International Day of the World’s Indigenous Peoples event held at Ei Tu Hta IDP camp, August 9, 2018 (Photo-KESAN)

International Day of the World’s Indigenous Peoples – Karen Community Groups Want Respect, Management Rights and Governance Over Ancestral Territories

Karen environmentalists demanded the Burma government “to respect and honor indigenous Karen peoples’ governance and management rights over their ancestral territories.”

The Salween Peace Park Committee (SPPC) and Karen Environmental and Social Action Network (KESAN) released a media statement to commemorate International Day of the World’s Indigenous Peoples on August 9, 2018, the 11th anniversary of the UN Declaration on the Rights of Indigenous Peoples (UNDRIP). The joint media statement said “war-displaced Karen communities and their allied civil society organizations gathered in Ei Tu Hta Displaced Camp, Mutraw District, to celebrate the International Day of the World’s Indigenous Peoples.

The KESAN statement noted that despite – “generation after generation, indigenous Karen communities sustainably coexisting with the lands, waterways, and forests around them” – war with the Burma Army had caused massive displacement and suffering.

KESAN explained that after “decades of armed conflict, displacement by large-scale hydropower projects, and the destruction of their ancestral forests by illicit extractive and trafficking activities” Karen people have seen enough destruction of their lands and communities.

“Today, our indigenous Karen communities demand that the Burmese government honor the global consensus on the rights of indigenous peoples and a universal framework of minimum standards for their survival, dignity and well-being.”

KESAN and SPPC also used the commemoration event to used release a Karen language report – Studying Orchids, Enriching Lives – written by an “all-women research team of indigenous Karen community members.”

The SPPC and KESAN joint statement pointed out the “women worked for more than four years to document the existence of endangered orchid species for the very first time in the Kheshorter and ThawthiPwawghaw Community Forests in Southeast Burma. The research team documented 121 species of wild orchids, some of which are threatened, are rare or unknown species.”

The research “findings demonstrate the valuable contribution that indigenous knowledge plays in the conservation of nature and biodiversity, and the key role that Karen women play as stewards of this knowledge.”

The commemoration event included panel discussions, cultural and drama performances, a photo exhibition and a documentary screening.

KESAN said the “Karen community-led efforts are part of the Salween Peace Park (SPP), an initiative founded upon the principles of indigenous community-led conservation. Such areas are often referred to as “Indigenous Peoples’ and Communities’ Conserved Territories and Areas” (ICCAs).”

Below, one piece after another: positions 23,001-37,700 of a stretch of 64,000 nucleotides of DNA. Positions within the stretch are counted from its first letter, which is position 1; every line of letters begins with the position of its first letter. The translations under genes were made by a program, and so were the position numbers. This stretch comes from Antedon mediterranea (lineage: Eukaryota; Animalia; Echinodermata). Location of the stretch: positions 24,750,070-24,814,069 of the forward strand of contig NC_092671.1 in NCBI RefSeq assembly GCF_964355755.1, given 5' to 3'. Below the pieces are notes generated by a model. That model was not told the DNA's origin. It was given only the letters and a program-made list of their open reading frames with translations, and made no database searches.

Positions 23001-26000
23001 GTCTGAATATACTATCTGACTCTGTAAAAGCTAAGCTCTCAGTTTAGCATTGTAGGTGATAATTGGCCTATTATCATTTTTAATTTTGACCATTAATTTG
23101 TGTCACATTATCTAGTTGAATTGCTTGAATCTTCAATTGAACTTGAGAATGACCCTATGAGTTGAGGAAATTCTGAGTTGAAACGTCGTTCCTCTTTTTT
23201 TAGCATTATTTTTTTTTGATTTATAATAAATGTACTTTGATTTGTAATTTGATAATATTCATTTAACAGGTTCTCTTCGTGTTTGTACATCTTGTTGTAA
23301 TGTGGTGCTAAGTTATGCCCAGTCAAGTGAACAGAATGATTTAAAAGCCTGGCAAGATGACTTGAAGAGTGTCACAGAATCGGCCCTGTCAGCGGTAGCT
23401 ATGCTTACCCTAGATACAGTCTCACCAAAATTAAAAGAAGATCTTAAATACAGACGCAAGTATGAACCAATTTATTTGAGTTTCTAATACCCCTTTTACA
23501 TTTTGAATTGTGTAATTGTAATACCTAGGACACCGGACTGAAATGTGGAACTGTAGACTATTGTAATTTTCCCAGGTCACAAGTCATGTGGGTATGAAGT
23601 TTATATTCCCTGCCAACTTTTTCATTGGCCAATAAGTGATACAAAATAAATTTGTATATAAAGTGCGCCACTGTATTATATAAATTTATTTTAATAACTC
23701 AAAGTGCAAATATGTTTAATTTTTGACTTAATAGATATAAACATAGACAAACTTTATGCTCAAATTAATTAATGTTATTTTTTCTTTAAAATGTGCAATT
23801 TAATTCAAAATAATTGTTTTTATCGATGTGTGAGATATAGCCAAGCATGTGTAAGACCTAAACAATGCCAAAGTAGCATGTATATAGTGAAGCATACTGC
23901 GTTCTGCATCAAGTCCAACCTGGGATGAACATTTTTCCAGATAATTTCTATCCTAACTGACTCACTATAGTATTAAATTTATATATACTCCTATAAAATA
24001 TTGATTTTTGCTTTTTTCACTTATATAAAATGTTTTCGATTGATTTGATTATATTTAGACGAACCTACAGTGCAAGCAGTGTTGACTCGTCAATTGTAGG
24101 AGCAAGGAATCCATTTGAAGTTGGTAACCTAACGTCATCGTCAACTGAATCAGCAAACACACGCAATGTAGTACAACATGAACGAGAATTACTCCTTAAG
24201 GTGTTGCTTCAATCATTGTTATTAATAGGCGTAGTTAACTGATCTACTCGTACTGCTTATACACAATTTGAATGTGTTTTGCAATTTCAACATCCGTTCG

The SPPC and KESAN statement explained that the Salween Peace Park “covers a 5,400 km2 area, including Karen ancestral territories, wildlife sanctuaries, forest reserves, sacred sites, and community forests. Establishing the SPP involves the mapping and securing of customary land and natural resources rights, strengthening the voices and resilience of the displaced communities during the fragile peace process, and the promotion of cultural and environmental education.”

The statement said the “SPP works towards achieving ‘inclusive conservation’ and cultural preservation, while building peace through recognition of indigenous Karen people’s rights to self-determination over their ancestral territories in Mutraw District of Kawthoolei, Southeast Burma. The SPP is part of a broader international movement that advocates for state governments’ inclusion of ICCAs as a protected area classification along with specific legal frameworks. This would support the legitimate ICCA custodian’s authority to sustain biodiversity and environment-friendly livelihoods, as well as to prevent and respond to threats.

The KESAN and SPPC statement urged the “Burmese government to embrace this bold bottom-up community-led conservation approach. In particular, we urge the government to reorientate the “Ridge to Reef Project” in the Tanintharyi Region to this approach. The Ridge to Reef is a 1.4 million hectare (3,459,475 acres) conservation project which, if implemented, would overlap with huge tracts of land and territories that are traditionally held and managed by indigenous and local communities in Tanintharyi Region.”

The KESAN and SPPC urged the “Burmese government to respect and honour indigenous Karen peoples’ rights, enshrined in the UNDRIP, and to work towards mutual benefit by recognizing indigenous Karen people’s governance and management rights over their ancestral territories and their efforts to protect Burma’s environment and biodiversity.”

KESAN and SPPC called for the recognition and support for indigenous women’s’ in the conservation governance and to let them “meaningfully contribute their unique knowledge.”

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